From the high of their Heineken Cup victory over Harlequins and a two week break, Connacht return to competitive action in the Pro 12 when they travel to Cardiff to take on the Blues tomorrow evening.
The challenge for Eric Elwood's men is to deliver the type of performance they displayed in Europe in the bread and butter competition of the Celtic League. If they do not, they will languish at the bottom of the table where Italian strugglers Aironi are poised to overtake them, while a win could see them leap the Dragons.
That is the stark reality facing Connacht as this next series of fixtures begins. Connacht do have continuing injury concerns - some 11 this week - but there can be no excuses. If they can produce a winning display against the English premiership leaders, there is no reason they cannot do it in the Pro12.
Now after a much-needed two week break from competition, Elwood says his players have returned refreshed and determined to build on their Heineken Cup campaign.
"We certainly needed the break. We had a lot of broken bodies. The lads had gone to the well for 13 weeks on the bounce and, to be honest, we would put our hands up and say 'thank God for the rest'," Elwood says.
"Obviously we were on the wrong end of defeats. We had that monkey and it was a huge demand both physically and mentally, but in fairness the players stuck to the task and got their just rewards in the end."
Now Elwood says it is imperative Connacht push on and get a good start against Cardiff.
"The guys have said it themselves this week, what we did against Harlequins counts for nothing now, it's in the past and we have to kick on. We have to rock up and it's important that if we prepare properly, we have a good chance.
" We have always said the ERC is nice distraction, but we have always wanted to do well in the Rabo. Our mantra has been to be better than we were last season. So we have nine games left to do that and it starts against Cardiff. After the break some teams come back well and some don't, and it is our challenge to see if we can be one of those teams that bounces back to kick start us."
Elwood is missing Andrew Browne Johnny O'Connor, who had a setback with his facial injury and needs another six weeks, Brian Tuohy, Dave Nolan, Eoin Griffin, Frank Murphy, Rodney Ah You, Dylan Rogers, TJ Anderson, James Loxton, and retiree Keith Matthews. Griffin and Murphy should be available next week, while James Loxton returned to training for the first time after a long-term knee injury. Brett Wilkinson remains with the Irish squad, but will be available for selection in what is expected to be an unchanged side from that which started against Harlequins.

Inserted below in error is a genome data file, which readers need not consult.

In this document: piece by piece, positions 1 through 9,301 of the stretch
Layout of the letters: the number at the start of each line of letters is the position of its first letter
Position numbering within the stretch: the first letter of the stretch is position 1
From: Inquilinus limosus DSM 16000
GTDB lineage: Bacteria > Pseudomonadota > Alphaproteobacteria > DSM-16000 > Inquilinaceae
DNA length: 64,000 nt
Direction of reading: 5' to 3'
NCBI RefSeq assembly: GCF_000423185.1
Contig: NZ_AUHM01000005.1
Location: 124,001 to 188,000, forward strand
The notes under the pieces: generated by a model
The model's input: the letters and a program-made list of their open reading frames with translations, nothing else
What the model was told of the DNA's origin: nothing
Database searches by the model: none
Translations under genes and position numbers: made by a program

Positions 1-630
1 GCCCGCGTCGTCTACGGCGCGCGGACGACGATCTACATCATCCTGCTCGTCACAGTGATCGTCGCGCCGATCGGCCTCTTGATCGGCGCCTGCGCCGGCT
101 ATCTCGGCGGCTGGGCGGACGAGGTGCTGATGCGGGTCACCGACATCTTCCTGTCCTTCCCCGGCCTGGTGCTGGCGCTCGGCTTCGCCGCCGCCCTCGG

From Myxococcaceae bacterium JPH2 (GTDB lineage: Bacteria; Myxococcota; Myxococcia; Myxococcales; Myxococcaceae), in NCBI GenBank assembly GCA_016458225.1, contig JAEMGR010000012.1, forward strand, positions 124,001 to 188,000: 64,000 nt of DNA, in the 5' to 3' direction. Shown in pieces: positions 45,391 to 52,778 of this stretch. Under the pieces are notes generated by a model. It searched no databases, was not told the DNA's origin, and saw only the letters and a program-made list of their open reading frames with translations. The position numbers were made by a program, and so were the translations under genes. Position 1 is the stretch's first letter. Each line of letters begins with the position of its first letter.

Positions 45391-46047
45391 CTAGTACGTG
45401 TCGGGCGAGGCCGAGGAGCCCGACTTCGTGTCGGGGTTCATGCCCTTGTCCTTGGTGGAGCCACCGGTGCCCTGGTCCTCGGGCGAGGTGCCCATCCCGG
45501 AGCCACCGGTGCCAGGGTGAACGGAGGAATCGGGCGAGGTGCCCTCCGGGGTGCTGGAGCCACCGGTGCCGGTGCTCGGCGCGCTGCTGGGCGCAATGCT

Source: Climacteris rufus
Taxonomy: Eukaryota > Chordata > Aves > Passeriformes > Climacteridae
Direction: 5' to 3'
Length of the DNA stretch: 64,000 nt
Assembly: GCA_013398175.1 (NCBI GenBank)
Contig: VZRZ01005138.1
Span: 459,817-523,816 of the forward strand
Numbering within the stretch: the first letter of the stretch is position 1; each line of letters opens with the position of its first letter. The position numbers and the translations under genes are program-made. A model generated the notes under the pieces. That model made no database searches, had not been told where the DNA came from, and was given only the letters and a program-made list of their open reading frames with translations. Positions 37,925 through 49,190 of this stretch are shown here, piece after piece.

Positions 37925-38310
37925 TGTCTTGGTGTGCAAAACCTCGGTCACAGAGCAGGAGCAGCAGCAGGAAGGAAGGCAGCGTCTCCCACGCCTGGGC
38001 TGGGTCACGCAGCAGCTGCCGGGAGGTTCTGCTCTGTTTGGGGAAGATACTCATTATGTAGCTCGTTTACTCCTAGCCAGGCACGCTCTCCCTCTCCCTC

Cardiff, with six wins from 12, are always tricky opponents, particularly at home, which tomorrow night sees them return to Cardiff Arms Park. As qualifiers for the Heineken Cup quarter-finals, Cardiff's credentials are well established, but Connacht will be keen to take advantage during this Six Nations period. However the Blues still selected a dozen internationals for their LV fixture last weekend against Harlequins which they won 45 - 40.
"Cardiff score a lot of points, but they also concede a lot. We know the type of rugby they place, they still had 12 internationals out last week, and they are at home, so it will be a huge challenge.
'However we do see the Cardiff game as a big opportunity and we are going there to play our type of game. If we get a positive result, then we have two home games to which to look forward and that's what we are looking for. It's about momentum. We have the one win after those defeats, and the key is to build on that."
At the heart of Connacht's victory over Harlequins was the defence, but captain Gavin Duffy believes Connacht need to set the standards even higher now.
"A new standard was set against Harlequins in the way we defended. That is the standard the coaches are going to hold us to, but we have to move on from that as well. First of all pitches will be harder from here on in, the type of game we played against Harlequins will have to be different because conditions will be better. Teams will throw the ball around more like Cardiff will tomorrow, and we have to adapt to that.
"We achieved something against Harlequins that we hadn't done in 15 or so games previous and that was to get a win. Now we have that feeling, we will be more determined to hold onto it. We want to have the best season and that is what we are focusing on. The Heineken Cup is over for us, but we still have lot of rugby to play."